I can consider myself a religious and a spiritual man. The religious aspect of me can be best compared to that of a religious extremist, because those within my network promoted nothing except our own beliefs, values, and ghetto moral fiber. We believed in our turf; we worshipped it. We cared nothing for society’s wants, hopes, needs and dreams simply because they never cared for any of our own. Our distorted reality only aggravated these circumstances and we evolved to become volatile concoctions of mayhem and destruction- which ultimately insured that not only do we become a highly potential risk to the status quo and our own collective societies; we become victims to our own venomous, psychoactive selves. This caste of young miscreants and hooligans that I describe has been classified as gang-members. They infect the population like the AIDS virus.
The inevitable outcome of this complex life-problem is simply death or prison. It has conditioned us to accept this grim truth. Death is the only collector that cannot be ducked and dodged. We recklessly have beckoned this entity that we have termed as Death. At one time or another, we’ve stared it in the eyes in heavy situations… and it blinked first. MY own reward for this transitory victory was being remanded to a county jail first hand, then ultimately sent to a Colorado prison for multiple years.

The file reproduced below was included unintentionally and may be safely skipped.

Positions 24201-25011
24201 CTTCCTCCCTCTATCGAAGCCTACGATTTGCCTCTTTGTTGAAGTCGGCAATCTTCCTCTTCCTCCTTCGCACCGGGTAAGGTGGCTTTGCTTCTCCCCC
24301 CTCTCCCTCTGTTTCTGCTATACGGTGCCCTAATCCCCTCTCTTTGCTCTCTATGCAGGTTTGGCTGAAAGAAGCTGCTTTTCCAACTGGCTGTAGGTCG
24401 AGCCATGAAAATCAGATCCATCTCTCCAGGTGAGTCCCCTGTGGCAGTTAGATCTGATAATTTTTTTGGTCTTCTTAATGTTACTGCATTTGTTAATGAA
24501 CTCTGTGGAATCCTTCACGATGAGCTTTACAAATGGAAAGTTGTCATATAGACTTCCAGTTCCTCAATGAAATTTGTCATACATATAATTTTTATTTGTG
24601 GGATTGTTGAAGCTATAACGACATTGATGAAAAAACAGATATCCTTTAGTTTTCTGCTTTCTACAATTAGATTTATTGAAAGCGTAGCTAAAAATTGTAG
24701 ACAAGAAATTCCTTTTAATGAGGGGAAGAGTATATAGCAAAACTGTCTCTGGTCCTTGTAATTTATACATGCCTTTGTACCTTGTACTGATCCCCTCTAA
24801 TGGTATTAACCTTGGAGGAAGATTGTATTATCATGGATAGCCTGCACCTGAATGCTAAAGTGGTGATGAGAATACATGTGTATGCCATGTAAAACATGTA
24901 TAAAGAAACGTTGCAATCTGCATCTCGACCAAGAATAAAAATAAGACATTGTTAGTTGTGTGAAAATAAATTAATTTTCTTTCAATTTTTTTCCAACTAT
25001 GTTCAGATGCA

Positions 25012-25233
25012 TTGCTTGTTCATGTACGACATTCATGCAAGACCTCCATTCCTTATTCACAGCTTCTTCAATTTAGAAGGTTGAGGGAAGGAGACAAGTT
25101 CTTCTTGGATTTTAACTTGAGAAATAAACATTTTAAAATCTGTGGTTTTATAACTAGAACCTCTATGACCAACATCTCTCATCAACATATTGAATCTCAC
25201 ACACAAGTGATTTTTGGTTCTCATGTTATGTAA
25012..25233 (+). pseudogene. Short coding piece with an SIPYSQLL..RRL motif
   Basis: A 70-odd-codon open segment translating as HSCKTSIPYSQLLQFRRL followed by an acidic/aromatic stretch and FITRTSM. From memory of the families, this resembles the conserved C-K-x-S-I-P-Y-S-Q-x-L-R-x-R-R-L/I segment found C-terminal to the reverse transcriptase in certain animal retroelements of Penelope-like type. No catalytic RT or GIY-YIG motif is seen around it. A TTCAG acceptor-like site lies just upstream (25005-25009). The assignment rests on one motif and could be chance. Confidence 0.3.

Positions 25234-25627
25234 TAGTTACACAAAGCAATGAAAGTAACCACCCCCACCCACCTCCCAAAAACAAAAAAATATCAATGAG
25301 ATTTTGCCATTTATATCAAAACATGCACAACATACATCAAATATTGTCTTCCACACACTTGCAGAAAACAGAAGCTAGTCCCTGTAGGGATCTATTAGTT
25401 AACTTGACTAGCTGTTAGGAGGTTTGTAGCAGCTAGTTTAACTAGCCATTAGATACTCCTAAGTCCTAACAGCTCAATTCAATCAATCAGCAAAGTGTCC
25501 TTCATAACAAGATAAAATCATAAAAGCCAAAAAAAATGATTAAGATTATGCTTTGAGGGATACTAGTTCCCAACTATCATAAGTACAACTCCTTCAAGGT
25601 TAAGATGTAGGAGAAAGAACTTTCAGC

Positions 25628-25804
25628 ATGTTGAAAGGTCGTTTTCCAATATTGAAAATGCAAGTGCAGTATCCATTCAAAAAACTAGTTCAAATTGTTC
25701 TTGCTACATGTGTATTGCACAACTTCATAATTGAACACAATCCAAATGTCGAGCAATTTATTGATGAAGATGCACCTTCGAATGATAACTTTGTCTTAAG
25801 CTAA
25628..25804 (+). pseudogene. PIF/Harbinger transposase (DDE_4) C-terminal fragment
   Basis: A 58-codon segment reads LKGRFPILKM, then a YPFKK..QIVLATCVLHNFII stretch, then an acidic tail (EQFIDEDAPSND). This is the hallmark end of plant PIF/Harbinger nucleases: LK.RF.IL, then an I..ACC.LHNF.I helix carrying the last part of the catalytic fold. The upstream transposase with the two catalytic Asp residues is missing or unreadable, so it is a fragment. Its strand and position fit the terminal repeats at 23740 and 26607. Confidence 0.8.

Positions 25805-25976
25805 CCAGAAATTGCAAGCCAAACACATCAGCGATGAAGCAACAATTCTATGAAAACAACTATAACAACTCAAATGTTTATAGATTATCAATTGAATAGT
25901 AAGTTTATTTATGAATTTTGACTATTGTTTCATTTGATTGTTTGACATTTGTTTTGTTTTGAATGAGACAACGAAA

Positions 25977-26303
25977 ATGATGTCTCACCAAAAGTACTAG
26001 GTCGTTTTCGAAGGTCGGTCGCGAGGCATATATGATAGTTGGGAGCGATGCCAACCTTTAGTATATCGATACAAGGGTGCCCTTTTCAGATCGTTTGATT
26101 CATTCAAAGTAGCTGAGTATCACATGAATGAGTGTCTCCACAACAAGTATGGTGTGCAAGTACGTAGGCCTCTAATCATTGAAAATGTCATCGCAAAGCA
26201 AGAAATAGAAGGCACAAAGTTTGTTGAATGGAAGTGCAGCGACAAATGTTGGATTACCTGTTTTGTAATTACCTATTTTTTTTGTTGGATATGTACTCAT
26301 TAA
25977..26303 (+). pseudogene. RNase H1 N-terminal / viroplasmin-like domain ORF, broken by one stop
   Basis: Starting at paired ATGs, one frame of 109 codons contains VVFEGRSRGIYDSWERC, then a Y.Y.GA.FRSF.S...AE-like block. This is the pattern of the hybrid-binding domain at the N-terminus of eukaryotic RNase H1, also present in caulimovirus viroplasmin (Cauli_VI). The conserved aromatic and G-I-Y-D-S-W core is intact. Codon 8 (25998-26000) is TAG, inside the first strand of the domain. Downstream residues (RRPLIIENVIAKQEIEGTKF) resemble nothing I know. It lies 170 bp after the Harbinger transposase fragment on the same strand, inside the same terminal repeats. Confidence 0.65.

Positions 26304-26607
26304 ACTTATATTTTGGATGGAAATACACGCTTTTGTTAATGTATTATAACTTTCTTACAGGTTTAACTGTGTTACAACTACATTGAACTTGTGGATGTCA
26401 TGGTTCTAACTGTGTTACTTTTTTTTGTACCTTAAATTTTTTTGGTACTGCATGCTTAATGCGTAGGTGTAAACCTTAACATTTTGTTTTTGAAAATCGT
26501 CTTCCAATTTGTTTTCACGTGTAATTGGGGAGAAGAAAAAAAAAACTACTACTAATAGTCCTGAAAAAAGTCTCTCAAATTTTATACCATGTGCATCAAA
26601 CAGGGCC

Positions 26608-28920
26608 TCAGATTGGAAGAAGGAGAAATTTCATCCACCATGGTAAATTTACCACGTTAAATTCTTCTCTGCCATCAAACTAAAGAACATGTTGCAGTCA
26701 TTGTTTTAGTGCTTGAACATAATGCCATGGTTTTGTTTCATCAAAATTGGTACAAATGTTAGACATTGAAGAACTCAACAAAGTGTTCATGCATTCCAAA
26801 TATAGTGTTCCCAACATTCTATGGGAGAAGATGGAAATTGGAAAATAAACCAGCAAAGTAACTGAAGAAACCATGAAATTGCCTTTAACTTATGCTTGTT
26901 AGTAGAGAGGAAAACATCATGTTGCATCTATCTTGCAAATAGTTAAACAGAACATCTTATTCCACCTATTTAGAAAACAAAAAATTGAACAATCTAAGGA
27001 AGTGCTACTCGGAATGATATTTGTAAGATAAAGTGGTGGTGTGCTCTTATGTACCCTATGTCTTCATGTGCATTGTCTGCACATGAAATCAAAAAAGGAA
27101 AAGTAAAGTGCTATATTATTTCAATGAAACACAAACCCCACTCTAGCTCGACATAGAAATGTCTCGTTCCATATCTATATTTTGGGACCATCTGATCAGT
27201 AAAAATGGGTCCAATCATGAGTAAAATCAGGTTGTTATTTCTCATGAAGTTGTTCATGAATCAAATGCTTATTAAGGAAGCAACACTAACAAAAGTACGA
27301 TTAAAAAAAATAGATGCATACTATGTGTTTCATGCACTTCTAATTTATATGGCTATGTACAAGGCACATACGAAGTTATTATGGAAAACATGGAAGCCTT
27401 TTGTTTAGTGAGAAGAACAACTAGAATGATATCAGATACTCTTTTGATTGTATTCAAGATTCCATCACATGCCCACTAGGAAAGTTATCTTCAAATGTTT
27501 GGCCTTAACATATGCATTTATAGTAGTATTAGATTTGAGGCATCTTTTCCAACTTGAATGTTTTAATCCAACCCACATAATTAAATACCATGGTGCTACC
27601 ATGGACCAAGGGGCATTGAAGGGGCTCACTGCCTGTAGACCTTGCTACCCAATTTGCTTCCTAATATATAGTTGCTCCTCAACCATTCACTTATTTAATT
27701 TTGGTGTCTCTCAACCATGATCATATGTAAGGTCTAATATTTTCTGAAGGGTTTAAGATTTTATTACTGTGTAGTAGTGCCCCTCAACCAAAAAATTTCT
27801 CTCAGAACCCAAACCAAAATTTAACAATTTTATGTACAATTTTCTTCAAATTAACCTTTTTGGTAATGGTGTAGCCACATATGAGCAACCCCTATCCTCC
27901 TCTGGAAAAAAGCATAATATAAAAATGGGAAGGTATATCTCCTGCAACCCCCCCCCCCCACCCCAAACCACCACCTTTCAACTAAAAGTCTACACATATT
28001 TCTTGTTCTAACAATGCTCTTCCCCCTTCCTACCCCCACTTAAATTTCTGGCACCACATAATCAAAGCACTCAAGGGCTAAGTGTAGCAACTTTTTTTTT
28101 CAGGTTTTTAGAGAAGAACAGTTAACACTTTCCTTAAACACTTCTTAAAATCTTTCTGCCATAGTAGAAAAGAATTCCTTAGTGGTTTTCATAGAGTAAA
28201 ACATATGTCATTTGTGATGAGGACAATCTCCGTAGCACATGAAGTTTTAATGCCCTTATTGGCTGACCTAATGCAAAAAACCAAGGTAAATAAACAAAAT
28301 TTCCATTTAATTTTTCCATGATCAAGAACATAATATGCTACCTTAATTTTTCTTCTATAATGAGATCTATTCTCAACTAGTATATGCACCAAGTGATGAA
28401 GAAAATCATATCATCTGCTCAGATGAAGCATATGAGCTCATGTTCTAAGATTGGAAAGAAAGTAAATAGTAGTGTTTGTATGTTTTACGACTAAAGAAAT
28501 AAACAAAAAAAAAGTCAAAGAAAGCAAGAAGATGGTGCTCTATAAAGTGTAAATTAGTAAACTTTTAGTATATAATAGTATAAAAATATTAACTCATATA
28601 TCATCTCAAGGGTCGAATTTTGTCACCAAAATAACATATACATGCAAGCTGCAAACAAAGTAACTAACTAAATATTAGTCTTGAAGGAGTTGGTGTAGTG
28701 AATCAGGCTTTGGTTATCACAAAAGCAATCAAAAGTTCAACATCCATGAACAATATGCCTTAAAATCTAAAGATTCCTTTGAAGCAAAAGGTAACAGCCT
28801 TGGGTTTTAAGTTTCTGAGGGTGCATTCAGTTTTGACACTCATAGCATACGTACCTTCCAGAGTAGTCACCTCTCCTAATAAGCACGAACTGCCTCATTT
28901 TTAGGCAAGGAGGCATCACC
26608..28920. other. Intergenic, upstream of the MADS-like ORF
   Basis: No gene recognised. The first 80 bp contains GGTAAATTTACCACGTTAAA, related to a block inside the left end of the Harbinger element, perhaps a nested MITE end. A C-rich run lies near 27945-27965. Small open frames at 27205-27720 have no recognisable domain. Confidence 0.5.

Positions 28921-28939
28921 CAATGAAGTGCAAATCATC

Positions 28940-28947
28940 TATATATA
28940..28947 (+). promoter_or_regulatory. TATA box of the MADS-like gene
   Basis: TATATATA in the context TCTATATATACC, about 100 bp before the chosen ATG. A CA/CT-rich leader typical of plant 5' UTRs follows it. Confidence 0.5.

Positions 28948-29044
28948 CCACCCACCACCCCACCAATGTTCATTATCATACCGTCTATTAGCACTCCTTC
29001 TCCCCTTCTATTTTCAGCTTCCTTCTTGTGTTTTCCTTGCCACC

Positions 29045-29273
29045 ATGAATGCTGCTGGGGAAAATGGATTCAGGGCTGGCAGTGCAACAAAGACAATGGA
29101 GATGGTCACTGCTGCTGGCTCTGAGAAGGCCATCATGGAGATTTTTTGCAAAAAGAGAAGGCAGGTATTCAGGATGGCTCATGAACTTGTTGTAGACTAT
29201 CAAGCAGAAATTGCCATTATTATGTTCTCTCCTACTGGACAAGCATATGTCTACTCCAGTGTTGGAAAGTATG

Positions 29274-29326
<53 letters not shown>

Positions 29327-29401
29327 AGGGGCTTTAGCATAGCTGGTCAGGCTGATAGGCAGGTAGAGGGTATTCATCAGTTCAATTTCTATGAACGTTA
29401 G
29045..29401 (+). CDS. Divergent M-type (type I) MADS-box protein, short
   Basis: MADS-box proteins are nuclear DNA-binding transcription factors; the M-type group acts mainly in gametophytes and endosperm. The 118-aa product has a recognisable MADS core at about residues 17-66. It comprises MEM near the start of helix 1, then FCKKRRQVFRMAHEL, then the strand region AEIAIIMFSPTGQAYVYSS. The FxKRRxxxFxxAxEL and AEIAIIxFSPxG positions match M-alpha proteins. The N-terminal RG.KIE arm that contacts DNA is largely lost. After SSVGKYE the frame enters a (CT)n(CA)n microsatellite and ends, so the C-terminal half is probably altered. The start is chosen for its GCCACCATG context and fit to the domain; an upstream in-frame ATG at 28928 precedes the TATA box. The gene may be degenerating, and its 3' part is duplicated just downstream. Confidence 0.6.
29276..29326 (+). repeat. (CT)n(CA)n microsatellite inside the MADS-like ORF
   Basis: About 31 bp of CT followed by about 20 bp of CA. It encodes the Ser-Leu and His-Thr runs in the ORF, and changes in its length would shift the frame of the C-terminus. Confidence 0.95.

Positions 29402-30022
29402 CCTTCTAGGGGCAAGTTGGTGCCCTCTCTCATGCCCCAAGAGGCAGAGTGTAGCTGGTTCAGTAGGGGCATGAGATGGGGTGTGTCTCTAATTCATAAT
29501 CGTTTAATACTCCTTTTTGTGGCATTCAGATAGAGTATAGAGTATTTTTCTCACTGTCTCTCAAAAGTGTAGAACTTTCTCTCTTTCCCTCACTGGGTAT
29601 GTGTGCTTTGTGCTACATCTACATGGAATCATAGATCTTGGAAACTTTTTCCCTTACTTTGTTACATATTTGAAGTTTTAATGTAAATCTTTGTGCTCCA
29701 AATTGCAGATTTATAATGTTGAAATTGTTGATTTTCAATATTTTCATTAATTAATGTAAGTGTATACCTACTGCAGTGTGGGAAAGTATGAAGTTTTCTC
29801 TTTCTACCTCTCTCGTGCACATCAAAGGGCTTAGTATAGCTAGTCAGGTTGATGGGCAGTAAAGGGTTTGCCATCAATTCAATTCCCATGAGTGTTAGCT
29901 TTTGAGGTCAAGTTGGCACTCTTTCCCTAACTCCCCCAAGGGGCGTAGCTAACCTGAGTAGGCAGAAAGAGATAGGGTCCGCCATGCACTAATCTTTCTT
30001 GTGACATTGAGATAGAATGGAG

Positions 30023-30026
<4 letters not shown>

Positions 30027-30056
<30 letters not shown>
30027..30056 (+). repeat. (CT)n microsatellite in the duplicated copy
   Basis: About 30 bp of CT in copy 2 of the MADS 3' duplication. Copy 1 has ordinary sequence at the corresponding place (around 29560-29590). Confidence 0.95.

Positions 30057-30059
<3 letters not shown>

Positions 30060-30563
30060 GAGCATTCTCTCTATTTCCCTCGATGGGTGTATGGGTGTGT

Reverend Leon Kelly (Open Door Youth Gang Alternative) and I crossed paths due to my parole officer recommending that I participate in a brand-new program that was solely structured around my own personal gang-related issues. In the past, I’d been forced to attend drug and alcohol classes due to it being D.O.C. (Department of Corrections) protocol and conditions of my former parole agreement. However, I’m not truly a slave to any substance except the gang culture. At one time, it was my God, my wife, my child… If it did not exist, neither did my life. Before meeting the Reverend, life was a program that I believed I had all figured out. I was a machine; a soldier, a bastard progeny of preceding ghetto bastards of the same design.
I met with the Reverend in his office when his Flipping the Script Program was just in its initial stages. We dialogued on personal levels- as well as on impersonal and indifferent planes. He emphasized that he wanted no talkers and half-walkers. He only wanted a family that genuinely craved change, and ultimately progress. I wasn’t buying a D.O.C. funded program for individuals of my caliber though. I was taught to trust no one. Despite this, I agreed to his terms and attended the first gang-class funded by the D.O.C.